Questions of the past should be answered in full
It is not unusual for ministers to avoid answering the questions put to them. Only last week, the Speaker took David Cameron to task at Prime Minister's Questions.
"It is a good idea to try to remember the essence of the question that was put," he remarked. One can only assume Anna Soubry wasn't listening.
The new junior defence minister – the first woman MP appointed to the MoD – is seen as something of a rising star.
If Tuesday's dismissive response to Mark Durkan over Army collusion with loyalist terrorists is anything to go by, she has a long career of avoiding questions ahead of her.
There was an unforgettable moment during the 30-minute debate, organised by Durkan, when he came close to tears.
The small audience watched and waited to see if he would be able to maintain his composure. He did, but it would have been entirely understandable if he had not.
He was talking about the murder of SDLP branch secretary Denis Mullen in September 1975.
The weapon used to gun him down at the front door of his family home in Collegeland, Co Armagh, had been stolen from Glenanne UDR base four years earlier. His wife fled in fear of her life, "with bullets slamming into the walls behind her".
"Their daughter, Denise, aged four, heard the shots and got out of bed to find her father bleeding and dead at the front door," Durkan said.
"She stood over his body for an hour, her nightdress soaked in blood, before the police considered it safe enough to remove her and her 11-month-old brother, who was still in his cot."
Durkan wants the MoD to address two points: its own 1973 archives "casually and frequently refers to collusion in its internal documents, when describing overlapping membership between the UDA and UDR".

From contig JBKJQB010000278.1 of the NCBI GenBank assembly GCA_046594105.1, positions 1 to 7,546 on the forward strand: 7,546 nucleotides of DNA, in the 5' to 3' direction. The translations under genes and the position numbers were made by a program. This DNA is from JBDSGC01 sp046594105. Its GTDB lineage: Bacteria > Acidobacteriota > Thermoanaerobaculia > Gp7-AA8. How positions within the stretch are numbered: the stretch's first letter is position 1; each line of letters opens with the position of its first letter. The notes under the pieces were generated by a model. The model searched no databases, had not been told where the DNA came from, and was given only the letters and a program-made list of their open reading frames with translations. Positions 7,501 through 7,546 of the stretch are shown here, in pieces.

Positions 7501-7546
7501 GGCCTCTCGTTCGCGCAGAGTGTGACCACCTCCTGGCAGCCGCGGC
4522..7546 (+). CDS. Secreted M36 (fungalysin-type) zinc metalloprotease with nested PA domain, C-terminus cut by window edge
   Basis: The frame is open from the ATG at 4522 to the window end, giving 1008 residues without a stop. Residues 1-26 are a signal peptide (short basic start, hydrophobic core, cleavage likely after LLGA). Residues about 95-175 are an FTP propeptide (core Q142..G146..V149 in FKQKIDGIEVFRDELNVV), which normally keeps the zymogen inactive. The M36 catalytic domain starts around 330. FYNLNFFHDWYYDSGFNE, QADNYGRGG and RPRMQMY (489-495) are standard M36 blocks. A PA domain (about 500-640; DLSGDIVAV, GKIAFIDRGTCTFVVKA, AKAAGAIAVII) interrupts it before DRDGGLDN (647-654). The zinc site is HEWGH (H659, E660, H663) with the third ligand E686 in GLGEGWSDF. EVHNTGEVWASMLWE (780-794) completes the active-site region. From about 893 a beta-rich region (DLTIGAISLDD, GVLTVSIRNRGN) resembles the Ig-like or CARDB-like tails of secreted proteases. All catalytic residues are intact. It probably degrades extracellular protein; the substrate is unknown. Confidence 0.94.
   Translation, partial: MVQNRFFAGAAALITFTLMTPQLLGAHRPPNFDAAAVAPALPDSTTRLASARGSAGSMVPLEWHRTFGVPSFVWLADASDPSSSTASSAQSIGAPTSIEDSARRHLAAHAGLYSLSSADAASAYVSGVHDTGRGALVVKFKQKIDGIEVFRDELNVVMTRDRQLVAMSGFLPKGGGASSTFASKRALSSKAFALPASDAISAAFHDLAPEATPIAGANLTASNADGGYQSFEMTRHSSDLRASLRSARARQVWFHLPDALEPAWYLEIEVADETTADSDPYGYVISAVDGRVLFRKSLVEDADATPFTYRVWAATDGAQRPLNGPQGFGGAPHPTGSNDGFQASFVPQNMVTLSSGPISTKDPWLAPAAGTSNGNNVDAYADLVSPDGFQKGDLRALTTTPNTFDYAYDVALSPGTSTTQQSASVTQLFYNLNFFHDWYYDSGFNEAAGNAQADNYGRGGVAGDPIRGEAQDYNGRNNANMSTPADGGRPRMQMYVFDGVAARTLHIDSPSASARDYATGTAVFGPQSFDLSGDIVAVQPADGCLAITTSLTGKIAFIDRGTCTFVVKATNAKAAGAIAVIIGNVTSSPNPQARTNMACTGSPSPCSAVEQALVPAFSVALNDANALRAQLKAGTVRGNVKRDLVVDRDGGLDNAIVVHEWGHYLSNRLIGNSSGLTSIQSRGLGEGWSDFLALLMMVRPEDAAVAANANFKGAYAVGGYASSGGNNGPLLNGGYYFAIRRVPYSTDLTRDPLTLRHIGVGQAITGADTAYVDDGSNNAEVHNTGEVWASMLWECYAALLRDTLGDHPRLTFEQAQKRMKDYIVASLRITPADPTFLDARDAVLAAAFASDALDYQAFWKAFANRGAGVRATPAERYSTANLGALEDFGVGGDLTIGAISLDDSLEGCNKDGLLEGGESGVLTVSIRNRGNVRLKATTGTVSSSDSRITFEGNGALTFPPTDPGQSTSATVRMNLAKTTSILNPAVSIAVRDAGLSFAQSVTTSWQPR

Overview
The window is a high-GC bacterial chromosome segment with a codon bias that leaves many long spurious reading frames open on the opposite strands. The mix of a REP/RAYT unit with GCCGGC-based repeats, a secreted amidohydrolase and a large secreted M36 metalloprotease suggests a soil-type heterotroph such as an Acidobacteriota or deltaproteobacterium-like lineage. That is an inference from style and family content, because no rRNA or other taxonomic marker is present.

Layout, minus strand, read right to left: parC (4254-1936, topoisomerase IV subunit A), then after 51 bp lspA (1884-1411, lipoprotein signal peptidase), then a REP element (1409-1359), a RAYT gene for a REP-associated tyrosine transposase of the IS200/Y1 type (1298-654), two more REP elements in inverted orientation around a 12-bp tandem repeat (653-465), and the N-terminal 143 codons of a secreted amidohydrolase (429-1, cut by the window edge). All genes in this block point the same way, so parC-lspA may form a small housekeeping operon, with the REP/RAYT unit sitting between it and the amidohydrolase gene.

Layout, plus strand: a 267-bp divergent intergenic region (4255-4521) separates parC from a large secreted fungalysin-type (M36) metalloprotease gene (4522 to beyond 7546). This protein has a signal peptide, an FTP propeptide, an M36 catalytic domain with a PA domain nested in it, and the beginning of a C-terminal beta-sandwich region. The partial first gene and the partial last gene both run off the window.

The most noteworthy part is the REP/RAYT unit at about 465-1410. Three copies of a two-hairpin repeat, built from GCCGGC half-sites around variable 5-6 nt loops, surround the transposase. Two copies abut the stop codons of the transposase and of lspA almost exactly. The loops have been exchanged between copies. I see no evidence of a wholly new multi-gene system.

A Government report on subversion in the UDR "indicated 5% to 15% of UDR soldiers would also have been members of the UDA, the Ulster Vanguard Service Corps, the Orange Volunteers, or the UVP".
And the MoD did little to stem the theft of large amounts of Army weapons by the UDA. "It was not just an embarrassing lapse of security; they were then used by an absolutely ruthless killer gang network," Durkan said.
Soubry claimed it was nothing to do with her. "Such serious allegations should properly be dealt with by the police, so I can say little about them," she said.
Durkan tried to steer her away from platitudes and generalities to the content of his speech. "The Ministry of Defence knew one thing in private, but told an entirely different story in public," he said.
"It would not be appropriate for me to comment," she replied. Instead, Soubry threw out some boilerplate speech-filler about devolution, tourism and our "backdrop of relative peace".
David Cameron's Government is rightly proud of bringing the G8 to Northern Ireland and focusing on boosting the economy. But, if the past is to be dealt with, everyone must take responsibility for their actions.
Soubry's performance on Tuesday was an unwelcome flashback to the arrogant Whitehall of the 1970s.